The Quizzes about Infection diseases – Part 2 (20 test)

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A 43-year-old man developed a cough shortly after returning from a 1-month hiking trip in California. While there, he was hiking in the central California valleys. During his trip, he had developed a “flu-like” illness consisting of fever, cough, and muscle pains, which resolved spontaneously. A CXR shows a thin-walled cavity in the right upper lobe, and the sputum reveals fungal elements. Which of the following is the most likely causative organism?

Coccidioidomycosis is the usual cause of pulmonary cavitation resulting from fungal infection. A rarefaction may be demonstrable in a pneumonic lesion within 10 days of onset. In the United States, most cases are acquired in California, Arizona, and western Texas.

An 8-year-old boy from an impoverished innercity area has never been vaccinated appropriately. He develops fever, cough, and coryza. The next day, blue white spots develop on the buccal mucosa. On the third day, an erythematous, nonpruritic maculopapular rash develops on the face and spreads over the entire body. Which of the following is the most likely complication?

The most common complication of measles is otitis media, other complications include mastoiditis, pneumonia, bronchitis, encephalitis, and lymphadenitis. Otitis media is usually a bacterial superinfection, and should be treated with antibiotics.

A 6-year-old boy develops symptoms of cough, fever, and malaise followed by a generalized maculopapular rash that has spread from the head downwards. A clinical diagnosis of measles is made. A few days after the onset of the rash he is drowsy, lethargic, and complaining of headache. A lumbar puncture, electroencephalogram (EEG), and computerized tomography (CT) of the brain exclude other etiologies and confirm the diagnosis of encephalitis. Which of the following is the most likely delayed neurologic complication of measles virus encephalitis?

Subacute sclerosing panencephalitis causes involuntary spasmodic movements and progressive mental deterioration, frequently ending in death within a year. It usually occurs in children whose measles occurred at an early age (= 2 years). It occurs 6–8 years after the primary infection. It presents with nonspecific symptoms such as poor school performance or mood and personality changes. It then progresses to intellectual decline, seizures, myoclonus, ataxia, and visual disturbances. Continued deterioration results in inevitable death.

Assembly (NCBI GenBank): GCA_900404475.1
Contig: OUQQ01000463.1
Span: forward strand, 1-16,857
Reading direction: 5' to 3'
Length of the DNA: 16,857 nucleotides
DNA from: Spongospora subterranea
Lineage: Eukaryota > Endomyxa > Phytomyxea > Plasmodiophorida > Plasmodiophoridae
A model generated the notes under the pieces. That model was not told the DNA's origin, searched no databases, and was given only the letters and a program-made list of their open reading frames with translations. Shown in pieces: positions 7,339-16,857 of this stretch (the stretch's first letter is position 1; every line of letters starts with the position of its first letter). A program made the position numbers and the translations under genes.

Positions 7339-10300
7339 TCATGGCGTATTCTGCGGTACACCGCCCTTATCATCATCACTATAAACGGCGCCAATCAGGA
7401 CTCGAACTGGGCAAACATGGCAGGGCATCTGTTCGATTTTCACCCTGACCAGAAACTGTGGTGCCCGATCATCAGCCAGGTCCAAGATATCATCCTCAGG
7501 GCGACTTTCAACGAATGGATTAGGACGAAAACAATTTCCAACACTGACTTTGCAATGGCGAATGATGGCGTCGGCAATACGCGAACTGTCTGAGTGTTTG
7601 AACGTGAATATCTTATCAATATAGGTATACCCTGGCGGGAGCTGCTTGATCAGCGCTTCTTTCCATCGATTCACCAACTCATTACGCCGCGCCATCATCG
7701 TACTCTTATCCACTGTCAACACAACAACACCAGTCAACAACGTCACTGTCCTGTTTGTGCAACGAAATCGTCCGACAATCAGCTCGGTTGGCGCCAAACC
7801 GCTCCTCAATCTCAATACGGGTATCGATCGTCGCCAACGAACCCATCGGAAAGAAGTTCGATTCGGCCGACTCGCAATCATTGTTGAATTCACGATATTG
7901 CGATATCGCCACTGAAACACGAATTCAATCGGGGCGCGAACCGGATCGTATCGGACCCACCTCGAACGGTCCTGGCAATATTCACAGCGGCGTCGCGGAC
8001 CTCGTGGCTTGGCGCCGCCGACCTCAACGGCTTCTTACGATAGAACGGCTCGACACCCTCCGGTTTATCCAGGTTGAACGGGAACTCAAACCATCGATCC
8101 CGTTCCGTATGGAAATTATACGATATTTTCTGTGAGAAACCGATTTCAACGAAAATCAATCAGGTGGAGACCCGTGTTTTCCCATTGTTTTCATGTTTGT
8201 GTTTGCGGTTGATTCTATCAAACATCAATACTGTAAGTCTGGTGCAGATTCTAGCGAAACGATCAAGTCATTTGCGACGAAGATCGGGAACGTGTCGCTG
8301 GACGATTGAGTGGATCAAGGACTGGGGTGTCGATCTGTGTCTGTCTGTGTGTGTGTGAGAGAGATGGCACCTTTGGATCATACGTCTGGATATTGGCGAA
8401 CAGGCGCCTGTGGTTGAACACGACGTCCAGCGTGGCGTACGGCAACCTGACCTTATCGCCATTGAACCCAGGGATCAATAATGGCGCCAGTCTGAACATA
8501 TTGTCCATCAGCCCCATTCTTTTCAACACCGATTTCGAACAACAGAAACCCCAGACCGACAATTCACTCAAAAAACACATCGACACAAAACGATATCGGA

A 27-year-old man presents with diarrhea. He returned 3 weeks ago from a trip to rural South America. Over the past few days, he has gradually developed lower abdominal pain and diarrhea. Now the symptoms are much worse with eight stools a day consisting mostly of mucus and blood. He is afebrile, the abdomen is tender in left lower quadrant, and the remaining examination is normal. His stool is mostly comprised of blood and mucus. Which of the following is the most appropriate initial diagnostic test?

Demonstration of hematophagous trophozoites of E. histolytica in stool confirms the diagnosis. The trophozoites are rapidly killed by drying, so wet mounts of stool should be examined.

A 4-year-old boy is sent to the emergency room because of clinical suspicion of meningitis. He has been ill for 2 days with fever and lethargy. On examination, he is febrile, the neck is stiff, and papilledema is present. There is no rash, the lungs are clear, and heart sounds normal. Which of the following is the most likely causative organism?

Since the introduction of H. influenzae type B vaccine, S. pneumoniae has become the most common type of meningitis in infants and toddlers.


Which of the following is a contraindication to receiving the live rubella vaccine?

Pregnancy or anticipated pregnancy within 4 weeks of vaccination is a contraindication to receiving the rubella vaccine. There is a theoretical concern that fetus might develop congenital rubella syndrome from the live attenuated virus used for the vaccine. Vaccination is usually given to children combined with measles and mumps vaccine between 12 and 15 months of age, and then repeated during childhood at age 4–6 years. It is given even to children with HIV infection. Infants <1 year old can be given the vaccine but may not develop adequate immunity and should still be given the recommended two doses.

A 24-year-old woman presents with chills and rigors. She looks unwell, and her temperature is 39.4C, blood pressure 100/60 mm Hg, pulse 110/min, and oxygen saturation 95%. There is a 3/6 pansystolic murmur at the right sternal border, which increases with inspiration. Her arms have multiple tattoos and needle marks from injection drug use. Blood cultures (2/2 sets) are positive for S. aureus, and she is started on appropriate antibiotics. Her renal function is mildly impaired and her urinalysis is positive for protein, and microscopy reveals red cell casts. Which of the following mechanisms is the most likely explanation for her renal abnormalities?

The clinical manifestations of infective endocarditis are a result of three factors: (1) direct infection in the heart, (2) septic emboli, and (3) high levels of circulating immune complexes. Glomerulonephritis, arthritis, and many of the mucocutaneous lesions are secondary to circulating immune complexes. Renal emboli cause hematuria and flank pain, but rarely impair renal function.